Safety Profile

The clinical safety profile of pirfenidone in patients with IPF has been demonstrated in large randomized, double-blind, placebo-controlled trials [14, 15, 24], as well as in an ongoing long-term open-label extension trial [RECAP ( #NCT00662038)]. Pirfenidone’s safety profile has been evaluated in a well-defined cohort of 789 patients exposed to treatment for up to 8 years (long-term safety pooling) [27]. In the CAPACITY studies, treatment with pirfenidone was generally well tolerated. Treatment discontinuation due to AEs was more common among pirfenidone 2,403 mg/day patients (15%) compared with placebo patients (9%); relative risk of 1.85 (95% CI 1.28–2.67, P = 0.001) [15, 28].

Based on observations from the Japanese trials [14, 24], proactive protocol-defined strategies including dose modification guidelines were implemented in the CAPACITY studies to minimize the incidence and severity of selected AEs (such as GI and skin-related AEs) and encourage patients to continue treatment. The most common AE leading to treatment discontinuation in both groups in the CAPACITY studies was IPF (3% in each group). Other AEs leading to treatment discontinuation in at least 1% of pirfenidone-treated patients were rash and nausea.

The relatively low incidence of treatment discontinuation due to GI and skin-related AEs in the CAPACITY studies, compared with the Japanese studies, supports the use of protocol-defined strategies for proactively managing these events. However, GI and skin-related AEs remained the most commonly reported AEs in the CAPACITY studies. Gastrointestinal events of nausea, diarrhea, dyspepsia and vomiting were reported in 36%, 29%, 19% and 14% of pirfenidone-treated patients versus 17%, 19%, 7%, and 4% of placebo-treated patients, respectively [15] (InterMune data on file). Skin-related AEs of rash and photosensitivity were reported in 32% and 12% of pirfenidone-treated patients versus 12% and 2% of placebo-treated patients, respectively [15]. These events were generally mild to moderate in intensity, reversible, and with minimal clinical consequence (Tables 1, 2). Gastrointestinal and skin-related AEs led to treatment discontinuation in six (1.7%) and eight (2.3%) pirfenidone-treated patients, respectively. The long-term safety pooling including 789 patients showed that GI and skin-related AEs have a tendency to occur early in the course of treatment and decrease over time [27].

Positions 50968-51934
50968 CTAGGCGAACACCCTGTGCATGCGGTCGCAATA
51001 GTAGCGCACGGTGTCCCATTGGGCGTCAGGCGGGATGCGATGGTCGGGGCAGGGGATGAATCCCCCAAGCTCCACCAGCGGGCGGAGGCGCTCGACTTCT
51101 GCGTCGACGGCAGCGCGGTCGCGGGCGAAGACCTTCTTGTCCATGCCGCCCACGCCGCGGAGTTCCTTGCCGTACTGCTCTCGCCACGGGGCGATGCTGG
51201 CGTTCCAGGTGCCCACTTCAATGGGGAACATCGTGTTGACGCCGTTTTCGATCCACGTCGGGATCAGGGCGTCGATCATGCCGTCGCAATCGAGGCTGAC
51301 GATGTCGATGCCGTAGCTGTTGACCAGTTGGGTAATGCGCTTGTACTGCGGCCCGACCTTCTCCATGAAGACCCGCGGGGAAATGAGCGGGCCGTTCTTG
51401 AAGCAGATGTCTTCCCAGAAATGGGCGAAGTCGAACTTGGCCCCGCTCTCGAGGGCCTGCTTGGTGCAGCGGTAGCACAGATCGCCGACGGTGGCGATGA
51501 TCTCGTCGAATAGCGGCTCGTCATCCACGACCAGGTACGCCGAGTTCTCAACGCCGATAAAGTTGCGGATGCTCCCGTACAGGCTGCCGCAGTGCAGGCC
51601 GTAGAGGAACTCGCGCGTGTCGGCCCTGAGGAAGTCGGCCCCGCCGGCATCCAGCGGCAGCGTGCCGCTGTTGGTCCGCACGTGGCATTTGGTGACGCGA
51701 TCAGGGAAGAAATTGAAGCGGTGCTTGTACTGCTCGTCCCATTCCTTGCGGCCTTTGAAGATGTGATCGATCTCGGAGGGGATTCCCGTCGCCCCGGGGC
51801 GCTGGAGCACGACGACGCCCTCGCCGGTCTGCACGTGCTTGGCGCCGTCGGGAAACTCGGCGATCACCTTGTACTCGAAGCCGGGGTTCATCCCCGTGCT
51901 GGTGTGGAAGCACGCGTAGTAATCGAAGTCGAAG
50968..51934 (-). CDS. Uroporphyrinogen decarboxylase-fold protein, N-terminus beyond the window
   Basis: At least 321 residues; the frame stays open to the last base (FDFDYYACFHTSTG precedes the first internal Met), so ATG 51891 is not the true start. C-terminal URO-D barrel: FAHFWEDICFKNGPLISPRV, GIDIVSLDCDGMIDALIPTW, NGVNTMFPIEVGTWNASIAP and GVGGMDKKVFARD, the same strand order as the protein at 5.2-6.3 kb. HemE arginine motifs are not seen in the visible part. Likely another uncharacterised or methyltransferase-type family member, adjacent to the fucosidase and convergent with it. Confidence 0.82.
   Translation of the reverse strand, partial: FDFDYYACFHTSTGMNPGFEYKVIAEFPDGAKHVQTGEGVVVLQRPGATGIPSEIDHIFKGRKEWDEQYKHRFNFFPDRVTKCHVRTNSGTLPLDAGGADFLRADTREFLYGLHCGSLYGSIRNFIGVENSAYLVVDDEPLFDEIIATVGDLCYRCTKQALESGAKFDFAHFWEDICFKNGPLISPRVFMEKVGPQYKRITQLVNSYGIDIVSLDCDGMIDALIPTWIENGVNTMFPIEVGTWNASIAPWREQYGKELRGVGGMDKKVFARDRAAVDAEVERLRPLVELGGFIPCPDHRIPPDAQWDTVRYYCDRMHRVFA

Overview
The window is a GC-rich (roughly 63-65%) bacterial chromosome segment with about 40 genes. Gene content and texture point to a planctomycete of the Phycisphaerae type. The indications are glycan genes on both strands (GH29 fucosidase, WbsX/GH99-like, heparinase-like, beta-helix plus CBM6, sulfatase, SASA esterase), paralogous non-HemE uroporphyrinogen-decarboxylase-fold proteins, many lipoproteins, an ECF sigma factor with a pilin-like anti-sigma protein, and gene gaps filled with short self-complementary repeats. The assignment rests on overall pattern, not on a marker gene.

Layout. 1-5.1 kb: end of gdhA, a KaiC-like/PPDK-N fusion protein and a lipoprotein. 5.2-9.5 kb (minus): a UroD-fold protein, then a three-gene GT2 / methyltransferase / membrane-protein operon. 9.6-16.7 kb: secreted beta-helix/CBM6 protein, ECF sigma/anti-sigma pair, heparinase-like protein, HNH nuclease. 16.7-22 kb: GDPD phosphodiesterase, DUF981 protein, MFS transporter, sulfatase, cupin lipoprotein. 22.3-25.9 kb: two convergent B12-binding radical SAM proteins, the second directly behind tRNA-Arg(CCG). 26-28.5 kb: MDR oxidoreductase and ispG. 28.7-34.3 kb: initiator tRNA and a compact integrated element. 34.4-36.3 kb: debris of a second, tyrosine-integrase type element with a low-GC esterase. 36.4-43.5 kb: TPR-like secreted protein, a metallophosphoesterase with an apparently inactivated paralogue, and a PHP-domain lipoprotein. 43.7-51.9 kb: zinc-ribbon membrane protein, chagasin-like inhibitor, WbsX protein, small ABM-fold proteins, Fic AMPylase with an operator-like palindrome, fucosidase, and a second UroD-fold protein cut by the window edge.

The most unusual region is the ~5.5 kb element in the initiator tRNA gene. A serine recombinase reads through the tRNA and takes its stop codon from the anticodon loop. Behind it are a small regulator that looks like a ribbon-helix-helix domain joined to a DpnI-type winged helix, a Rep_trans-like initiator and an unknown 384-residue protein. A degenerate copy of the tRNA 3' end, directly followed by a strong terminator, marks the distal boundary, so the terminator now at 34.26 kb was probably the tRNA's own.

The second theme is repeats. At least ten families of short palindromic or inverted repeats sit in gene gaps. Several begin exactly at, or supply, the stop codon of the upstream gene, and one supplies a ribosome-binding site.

Table 1 Gastrointestinal adverse events in the CAPACITY studies
Table 2 Skin-related adverse events in the CAPACITY studies

Elevations in alanine aminotransferase (ALT) and aspartate aminotransferase (AST) of more than three times the upper limit of normal occurred more frequently in the pooled pirfenidone group than in the pooled placebo group [14/345 (4%) vs. 2/347 (<1%), respectively] in the CAPACITY studies [15]. Rarely, these have been associated with concomitant elevations in bilirubin. Liver function tests (ALT, AST, and bilirubin) should be conducted prior to the initiation of treatment with pirfenidone, and subsequently at monthly intervals for the first 6 months and then every 3 months thereafter [23].

Gastrointestinal Adverse Events

Gastrointestinal AEs occurred at higher frequencies in patients treated with pirfenidone 2,403 mg/day compared with placebo in the CAPACITY studies (Table 1). Importantly, there were no GI-related treatment-emergent serious AEs or hospitalizations among patients treated with pirfenidone. Overall, five (1.4%) and one (0.3%) pirfenidone patients discontinued therapy due to nausea and vomiting, respectively, and two (0.6%) discontinued due to diarrhea. Gastrointestinal AEs were mostly transient in nature, although dyspepsia was present for a median duration of 168 days [15]. While GI-related AEs were generally mild to moderate and transient, the frequency of such events suggests the need for proactive management.

Animal studies have shown that pirfenidone reduces the rate of gastric emptying and small intestinal transit [29]. These effects in rats were ameliorated by co-administration of prokinetic agents. Concomitant administration of mosapride at 3 and 10 mg/kg resulted in significant amelioration in the decrease in gastric emptying rate induced by 100 mg/kg pirfenidone, while 1 mg/kg mosapride or greater ameliorated the decreased small intestinal transit rate [29]. Furthermore, GI effects in animals were observed following subcutaneous injection, indicating that systemic exposure is required for pirfenidone’s gastric motility effects (InterMune data on file). The effect of food on the pharmacokinetics of pirfenidone has previously been examined in healthy adult subjects. It was demonstrated that co-administration with food decreased the peak concentration of pirfenidone (area under the curve was unchanged), with data also suggesting that food intake reduces the risk of GI-related AEs, thereby improving overall tolerability [22].

Skin Reactions

Skin-related AEs in the context of pirfenidone therapy can manifest as an erythematous (with/without edema) or as a phototoxic burn-like skin rash, occurring on sun-exposed body areas. This differs from an allergic type of eruption, which will usually affect all parts of the skin, including areas not exposed to sunlight. In the CAPACITY studies, the most commonly observed skin-related AEs were photosensitivity reactions (observed in 12.2% of pirfenidone-treated patients compared with 1.7% of placebo-treated patients) and rash (occurring in 32.2% of pirfenidone-treated compared with 11.5% of placebo-treated patients). Events were mild to moderate in severity (Table 2). Photosensitivity reaction led to discontinuation in three (0.9%) pirfenidone-treated patients and one (0.3%) placebo-treated patient. Rash led to discontinuation in five (1.4%) pirfenidone-treated patients and no placebo-treated patients [15]. An example of photosensitivity on the exposed skin of a pirfenidone-treated patient is shown in Fig. 2a.